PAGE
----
Textron Financial Corp. returned to the ABS market last week for the first time in three and a half years to a cool reception as its scheduled $1 billion private dealer floorplan deal was downsized to $750 million and saw its spreads widened at the last minute. The Banc of America Securities led deal, priced its three-year senior tranche at 12 basis points over one-month Libor last Wednesday, three basis points outside of talk set in the nine basis point area over Libor. The single-A rated subordinated class, meanwhile, priced inside of expectations at 32 basis points over Libor, versus talk in the mid 30 basis point area over Libor.

The triple-A rated 2.96-year A class, originally slated to be $957 million, was decreased to $718 million and the single-A rated B tranche, originally intended to be $43 million, was cut to $32 million.

In this current tight spread environment, where upsizings are a routine occurrence in many on-the-run sectors, the downsizing, in conjunction with spread widening, was a rarity. The Ford Motor Credit Co. series 2005-B auto loan ABS that priced in April was delayed for a weekend prior to negative earnings news from the issuer (see ASR 4/18/05) and AIG Credit experienced a negative reaction to its series 2002-1 insurance premium ABS - pricing only after spread widening and a shortening of the deal's tenor - due to the fallout over AIG unit Lexington Insurance Co.'s involvement in the failed Hollywood Funding film receivables-backed transaction the year before.

Demand was reportedly low for the transaction due to the fact that Textron had never before issued wholesale dealer floorplan ABS, as well as the manufactured housing related receivables in the pool, according to investors who purchased the offering. Additionally, Textron had not issued ABS in any asset class since November 2001, when it sold $375 million of corporate aircraft lease-backed paper via Deutsche Bank Securities - a deal that was initially slated to price the morning of Sept. 11, 2001.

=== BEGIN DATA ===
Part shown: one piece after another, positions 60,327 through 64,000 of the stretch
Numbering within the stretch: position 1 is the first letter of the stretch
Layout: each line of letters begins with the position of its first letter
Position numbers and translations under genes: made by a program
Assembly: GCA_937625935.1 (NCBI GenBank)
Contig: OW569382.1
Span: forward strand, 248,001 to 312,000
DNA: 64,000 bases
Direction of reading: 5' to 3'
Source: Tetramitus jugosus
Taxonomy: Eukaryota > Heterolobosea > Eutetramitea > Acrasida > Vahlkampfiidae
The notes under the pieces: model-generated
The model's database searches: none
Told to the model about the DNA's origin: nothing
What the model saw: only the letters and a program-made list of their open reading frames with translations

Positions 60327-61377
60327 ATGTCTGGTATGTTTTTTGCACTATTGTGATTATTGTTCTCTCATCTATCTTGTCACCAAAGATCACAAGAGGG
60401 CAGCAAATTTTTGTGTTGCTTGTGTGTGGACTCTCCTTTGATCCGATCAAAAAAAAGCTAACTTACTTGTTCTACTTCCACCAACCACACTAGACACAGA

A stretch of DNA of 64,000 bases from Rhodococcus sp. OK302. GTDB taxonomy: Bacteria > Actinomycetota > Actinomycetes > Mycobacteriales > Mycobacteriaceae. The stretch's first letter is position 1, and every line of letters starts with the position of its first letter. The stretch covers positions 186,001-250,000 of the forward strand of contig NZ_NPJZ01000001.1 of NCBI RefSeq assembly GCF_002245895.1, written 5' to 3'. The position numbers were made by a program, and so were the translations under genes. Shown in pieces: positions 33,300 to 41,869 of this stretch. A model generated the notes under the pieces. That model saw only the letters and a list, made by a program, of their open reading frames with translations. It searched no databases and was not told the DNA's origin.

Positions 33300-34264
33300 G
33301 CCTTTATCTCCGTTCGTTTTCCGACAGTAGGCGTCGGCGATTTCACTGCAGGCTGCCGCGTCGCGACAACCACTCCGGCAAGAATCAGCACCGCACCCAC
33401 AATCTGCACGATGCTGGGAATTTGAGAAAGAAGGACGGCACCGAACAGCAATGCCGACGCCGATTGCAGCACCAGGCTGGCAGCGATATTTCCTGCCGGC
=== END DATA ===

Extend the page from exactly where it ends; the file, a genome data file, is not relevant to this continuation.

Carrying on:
"Tiering is returning to the market," a buysider said. The high level of MH in the pool...That's a hot-button issue right now."

The next highest receivables concentration in the pool is lawn and garden equipment at 16.2% of the pool (capped at 20%) and power sports equipment at 13.6% (capped at 30%).

The deal is backed by loans to 14,000 dealers of various types of receivables ranging from marine and power sports equipment to pools and spas, from a wide array of manufacturers. But the relatively high MH exposure - 18.1% of the portfolio as of March 31 - reportedly turned investors off. Total MH exposure is capped at 20%, according to a presale report from Moody's Investors Service.

That level of diversity is unusual in the floorplan sector, in which issuers are usually exposed to one manufacturer. "Textron Financial's major advantage is its diverse base of manufacturers and nationwide dealers across a variety of product lines as well as Textron Financial's capability in marketing, underwriting and monitoring," added the Moody's presale report.

Textron, a Providence, R.I.-based commercial finance company, was expected to come right back to the market with an equipment lease deal early in 2002, but that deal never materialized.

(c) 2005 Asset Securitization Report and SourceMedia, Inc. All Rights Reserved.

http://www.asreport.com http://www.sourcemedia.com

Subscribe Now

Access to a full range of industry content, analysis and expert commentary.

30-Day Free Trial

No credit card required. Access coverage of the securitization marketplace, including breaking news updated throughout the day.